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Date: 
Tuesday, October 13, 2020 - 09:00

The National Wildflower Centre is deepening its roots in Liverpool, teaming up with young environmentalists to transform green spaces into vibrant meadows across the city.

After the centre’s HQ in Knowsley, five miles from Liverpool city centre, closed in January 2017, the Cornwall-based Eden Project stepped in to protect its legacy and continue its vital work restoring wild habitats, species, landscapes and biodiversity around the UK. 

National Wildflower Centre Director Richard Scott led the way again when he brought back a combine harvester to Everton Park in the centre of the city, supported by teams of primary school pupils.

The latest mission was to harvest millions of viper’s bugloss seeds so that swathes of the blue flower can be among the wide range of colourful wildflowers sown around Liverpool and other parts of the UK.

Among the pupils joining Richard for the harvest was a group from All Saints Catholic Primary School in Anfield, Liverpool. 

An All Saints team of Eco Emeralds featured to great acclaim in the recent ITV documentary Prince William:  A Planet For Us All.  The film showed how they have transformed part of Thirlmere Park, the nearest big green space to the school, by planting a mix of wildflowers.  

The TV cameras came back again, this time a crew from Granada TV, capturing the action as a group of All Saints pupils and another from The Beacon Church of England Primary School, Everton, joined Richard for the seed harvesting in Everton Park.

They were joined by singer-songwriter Ian Prowse with an adapted song for the day, Flowers to the People, and legendary Liverpool football Club banner maker Peter Carney, with a celebration banner made especially for the occasion.

Thirlmere Park and Everton Park are two of 16 sites covering over 15 hectares across the city that have been planted with wildflowers by the National Wildflower Centre over the last two years with the help of more than 700 schoolchildren and a variety of community groups.

Richard Scott said: “With great support from Liverpool City Council, and as part of their solid response to the climate emergency and extinction crisis, we continued to work through the lockdown period to deliver head-turning wildflower displays in the north, south, east and west of the city. 

“We have grown wildflowers in playful, prominent and unexpected places.  It has been a privilege to bring some joy amid the sadness and uncertainty we have lived through this year due to the pandemic.  It is great how this has brought new value to nature to many who have enjoyed the flowers.”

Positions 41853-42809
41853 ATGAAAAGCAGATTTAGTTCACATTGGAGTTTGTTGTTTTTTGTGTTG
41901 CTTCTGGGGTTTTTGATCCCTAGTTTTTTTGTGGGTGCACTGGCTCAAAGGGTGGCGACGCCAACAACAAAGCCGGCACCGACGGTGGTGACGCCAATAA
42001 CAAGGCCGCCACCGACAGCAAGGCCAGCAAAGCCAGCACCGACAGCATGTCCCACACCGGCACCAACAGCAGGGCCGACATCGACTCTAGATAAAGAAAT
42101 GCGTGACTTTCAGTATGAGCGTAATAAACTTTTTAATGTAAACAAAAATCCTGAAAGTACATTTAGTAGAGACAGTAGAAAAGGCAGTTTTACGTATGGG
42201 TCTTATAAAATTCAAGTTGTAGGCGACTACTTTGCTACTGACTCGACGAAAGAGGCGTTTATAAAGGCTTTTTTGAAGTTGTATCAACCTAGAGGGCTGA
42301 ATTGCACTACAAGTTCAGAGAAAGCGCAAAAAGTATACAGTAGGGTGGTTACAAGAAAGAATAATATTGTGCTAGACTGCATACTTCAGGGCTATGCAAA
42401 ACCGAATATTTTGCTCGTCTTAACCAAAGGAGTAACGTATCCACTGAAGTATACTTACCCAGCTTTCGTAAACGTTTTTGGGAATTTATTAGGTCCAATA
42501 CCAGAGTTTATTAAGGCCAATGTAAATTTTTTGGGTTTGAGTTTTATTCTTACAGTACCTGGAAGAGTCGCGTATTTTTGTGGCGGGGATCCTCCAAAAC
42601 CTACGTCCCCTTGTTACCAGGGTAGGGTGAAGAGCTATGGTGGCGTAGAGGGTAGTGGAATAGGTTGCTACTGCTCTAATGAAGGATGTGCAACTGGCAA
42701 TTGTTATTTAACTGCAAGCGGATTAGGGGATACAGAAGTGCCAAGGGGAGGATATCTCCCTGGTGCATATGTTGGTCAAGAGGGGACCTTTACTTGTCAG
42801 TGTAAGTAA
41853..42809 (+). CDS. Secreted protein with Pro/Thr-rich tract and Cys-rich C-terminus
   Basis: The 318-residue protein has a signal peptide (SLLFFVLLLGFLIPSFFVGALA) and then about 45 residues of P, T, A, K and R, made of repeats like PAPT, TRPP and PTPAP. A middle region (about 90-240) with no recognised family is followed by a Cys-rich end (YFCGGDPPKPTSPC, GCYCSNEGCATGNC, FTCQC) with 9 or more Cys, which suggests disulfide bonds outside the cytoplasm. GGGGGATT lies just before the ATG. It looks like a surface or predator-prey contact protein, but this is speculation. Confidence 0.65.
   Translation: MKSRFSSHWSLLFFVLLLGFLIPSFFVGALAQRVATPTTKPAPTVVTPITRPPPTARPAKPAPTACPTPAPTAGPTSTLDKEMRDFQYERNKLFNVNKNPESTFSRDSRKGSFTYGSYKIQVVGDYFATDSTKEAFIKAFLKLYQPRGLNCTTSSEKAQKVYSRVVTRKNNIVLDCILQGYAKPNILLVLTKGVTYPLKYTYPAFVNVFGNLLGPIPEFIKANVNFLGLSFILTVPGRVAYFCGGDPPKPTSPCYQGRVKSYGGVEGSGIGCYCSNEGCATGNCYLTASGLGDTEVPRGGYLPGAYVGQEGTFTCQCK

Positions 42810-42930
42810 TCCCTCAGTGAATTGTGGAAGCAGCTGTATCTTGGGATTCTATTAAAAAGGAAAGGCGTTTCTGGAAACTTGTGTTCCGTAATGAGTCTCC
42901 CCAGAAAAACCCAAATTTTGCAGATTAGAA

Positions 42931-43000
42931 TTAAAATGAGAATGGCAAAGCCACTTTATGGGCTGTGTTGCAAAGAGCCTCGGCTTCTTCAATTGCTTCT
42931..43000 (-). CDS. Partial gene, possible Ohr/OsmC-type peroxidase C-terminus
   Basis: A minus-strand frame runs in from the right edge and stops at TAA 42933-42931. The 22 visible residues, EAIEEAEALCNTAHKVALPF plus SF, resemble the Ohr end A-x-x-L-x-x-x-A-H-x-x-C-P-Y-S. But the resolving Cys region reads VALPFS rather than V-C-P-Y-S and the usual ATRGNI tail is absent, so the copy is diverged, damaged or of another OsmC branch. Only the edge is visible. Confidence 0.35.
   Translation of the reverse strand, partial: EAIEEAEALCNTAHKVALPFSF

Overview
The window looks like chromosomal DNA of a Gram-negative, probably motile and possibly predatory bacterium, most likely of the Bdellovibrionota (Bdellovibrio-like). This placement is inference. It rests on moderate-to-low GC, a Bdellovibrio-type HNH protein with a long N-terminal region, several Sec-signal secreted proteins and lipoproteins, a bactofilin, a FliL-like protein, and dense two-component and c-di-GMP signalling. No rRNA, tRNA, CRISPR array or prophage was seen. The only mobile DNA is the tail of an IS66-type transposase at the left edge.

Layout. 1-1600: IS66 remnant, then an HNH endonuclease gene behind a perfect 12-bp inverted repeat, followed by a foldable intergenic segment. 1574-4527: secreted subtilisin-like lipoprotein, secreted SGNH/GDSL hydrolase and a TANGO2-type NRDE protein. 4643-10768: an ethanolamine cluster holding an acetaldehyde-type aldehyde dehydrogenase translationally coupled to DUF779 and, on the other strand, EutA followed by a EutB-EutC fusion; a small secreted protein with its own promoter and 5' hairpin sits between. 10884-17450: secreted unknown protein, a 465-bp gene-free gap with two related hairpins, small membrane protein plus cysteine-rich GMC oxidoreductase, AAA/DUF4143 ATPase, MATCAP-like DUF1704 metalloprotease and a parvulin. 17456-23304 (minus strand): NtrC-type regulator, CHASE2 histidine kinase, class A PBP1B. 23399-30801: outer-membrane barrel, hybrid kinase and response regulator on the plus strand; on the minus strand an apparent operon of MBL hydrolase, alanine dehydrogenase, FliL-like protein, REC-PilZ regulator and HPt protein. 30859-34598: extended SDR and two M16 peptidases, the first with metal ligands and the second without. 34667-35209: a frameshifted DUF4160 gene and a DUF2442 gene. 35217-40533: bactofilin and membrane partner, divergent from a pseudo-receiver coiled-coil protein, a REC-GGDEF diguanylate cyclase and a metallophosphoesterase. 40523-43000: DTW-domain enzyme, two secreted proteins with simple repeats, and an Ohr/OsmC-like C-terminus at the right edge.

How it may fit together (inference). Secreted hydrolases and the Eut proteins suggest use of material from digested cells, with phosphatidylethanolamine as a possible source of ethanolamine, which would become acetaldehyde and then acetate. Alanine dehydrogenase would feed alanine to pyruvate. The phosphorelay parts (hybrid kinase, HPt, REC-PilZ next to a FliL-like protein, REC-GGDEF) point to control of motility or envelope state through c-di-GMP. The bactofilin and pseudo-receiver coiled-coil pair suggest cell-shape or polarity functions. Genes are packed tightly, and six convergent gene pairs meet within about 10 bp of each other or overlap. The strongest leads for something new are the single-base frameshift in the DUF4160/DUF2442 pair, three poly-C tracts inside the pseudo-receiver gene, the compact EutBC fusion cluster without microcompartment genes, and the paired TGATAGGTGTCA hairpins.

He said the dedicated work of the schoolchildren and community groups demonstrated a real “scouseflowerhouse” philosophy – now a term of endearment in the city.

Richard added: “The schools have been extraordinary.  The children have become sustainable development champions for Liverpool, one of the few cities in the world voluntarily reporting on sustainable development goals.

“It proves we can reverse biodiversity decline. The kind of cornfield annual and arable weed habitats witnessed here are among the rarest habitats in the European countryside, but are easy to grow and great conservation openers for change. 

“From this point we can start to add more species and diversity in a real journey of positive change, which many others can join.

“Most importantly, the landscapes we are creating are setting standards in demonstrating local authority response to both the climate emergency and extinction crisis.”

In Cornwall, the wildflower centre has established a seed bank at the Eden Project and created wildflower meadows on the outer estate beyond the world-famous Biomes.

The centre has been supporting St Austell Bay Economic Forum and Cornwall Council’s “Making Space for Nature” programme in the creation of a wildflower corridor along the A391, and hope to expend this display to the new St Austell-A30 Link Road once completed.  

The National Wildflower Centre has been instrumental in bringing two World Society for Ecological Restoration (SER) conferences to the UK (2000 and 2015), and linking with global community of ecological restoration professionals.

Most recently the centre’s work was selected to be included in a best practice for “nature based solutions” at UN-Habitat’s World Urban Forum in February 2020, which is in important in shaping the UN’s declared decade of ecological restoration worldwide.

ENDS